No delay value smoother

I tried to assemble a program which would run without delay() which failed and just looked like a dimmed light constantly on. It seemed like it didn’t have the time to run the smoothing code since it was running it so many times and that would create a visual appearance of a LED. I intended for the LED to fade in proportion to the interval which would be determined by a potentiometer. I couldn’t solve my first problem so I stayed just getting the LED to flash smoothly with time delay. I’m less interested with the proportional delay between LED smoothing interval and the actual time completely off.

I had previously written the code with for() and while() but it seemed like those caused a delay or at least one of them. Perhaps I was using them incorrectly. I’m pretty sure whatever I’m doing in this sketch is off badly considering the results it yielded.

const int ledPin = 13;
const int potPin = 7;
int potInterval = 0;
int potDuration = 0;
int fade = 0;
long preTime = 0;

void setup(){
  pinMode(ledPin, OUTPUT);
  pinMode(potPin, INPUT);
  Serial.begin(9600);
}

void loop(){
  unsigned long time = millis();
  potInterval = analogRead(potPin);    

  if(time - preTime > potInterval){
    preTime = time;

    (fade < 255);
    fade +=5;
    analogWrite(ledPin, fade);

    (fade > 255);
    fade = 0;
    fade -=5;
    analogWrite(ledPin, fade);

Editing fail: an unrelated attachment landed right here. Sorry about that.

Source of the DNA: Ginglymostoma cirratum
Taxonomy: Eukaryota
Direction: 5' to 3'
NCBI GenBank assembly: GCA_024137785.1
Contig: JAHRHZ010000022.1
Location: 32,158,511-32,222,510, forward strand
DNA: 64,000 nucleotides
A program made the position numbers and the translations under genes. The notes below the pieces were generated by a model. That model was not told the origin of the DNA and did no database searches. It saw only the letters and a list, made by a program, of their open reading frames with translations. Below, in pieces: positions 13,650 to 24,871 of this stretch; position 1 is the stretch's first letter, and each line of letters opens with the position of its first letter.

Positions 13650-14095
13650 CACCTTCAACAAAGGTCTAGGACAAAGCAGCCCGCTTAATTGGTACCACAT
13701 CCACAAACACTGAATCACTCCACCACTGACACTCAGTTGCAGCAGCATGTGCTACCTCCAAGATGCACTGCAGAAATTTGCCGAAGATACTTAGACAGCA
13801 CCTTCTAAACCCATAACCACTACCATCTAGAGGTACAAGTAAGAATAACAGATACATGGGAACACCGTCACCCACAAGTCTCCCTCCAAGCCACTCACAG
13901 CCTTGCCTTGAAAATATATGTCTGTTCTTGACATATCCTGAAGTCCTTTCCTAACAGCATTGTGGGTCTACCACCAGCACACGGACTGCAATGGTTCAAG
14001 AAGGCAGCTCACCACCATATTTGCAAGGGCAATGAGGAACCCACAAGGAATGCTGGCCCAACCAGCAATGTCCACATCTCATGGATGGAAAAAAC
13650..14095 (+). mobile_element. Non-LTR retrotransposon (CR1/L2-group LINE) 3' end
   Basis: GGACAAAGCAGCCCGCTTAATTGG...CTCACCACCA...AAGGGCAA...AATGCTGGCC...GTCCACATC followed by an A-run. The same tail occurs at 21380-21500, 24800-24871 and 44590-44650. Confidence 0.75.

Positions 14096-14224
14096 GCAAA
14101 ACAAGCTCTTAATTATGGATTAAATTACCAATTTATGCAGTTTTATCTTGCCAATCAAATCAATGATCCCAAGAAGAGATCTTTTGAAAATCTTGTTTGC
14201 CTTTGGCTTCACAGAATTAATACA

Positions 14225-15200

Serial.println(fade);
  }
}


}

That code is nearly impossible to read. There are useless curly braces all over the place, and poor indenting everywhere.

Put each { on a new line. Put each } on its own line. Use Tools + Auto format to fix the indenting. Then, get rid of the useless curly braces, and re-format. Then, come on back.

I have done so now.

preTime = time;
    
   (fade < 255);

Even if you indent that correctly, it doesn’t make a lot of sense.

Put each { on a new line.

I have done so now.

void setup(){
void loop(){
  if(time - preTime > potInterval){

Your idea of putting each { on a new line and mine must be different, then.

Use Tools + Auto format to fix the indenting.

You don't even have a match number of open and close curly braces. I KNOW that Tools + Auto Format told you that.

Actually Auto format did not say any like that. Either way I realize my code is bad and I guess nonsense by what you tell me, could you point me in the right direction to produce the events I desired? I’m very new to using millis() as a solution to delay() and C++ in general.

Either way I realize my code is bad and I guess nonsense by what you tell me, could you point me in the right direction to produce the events I desired?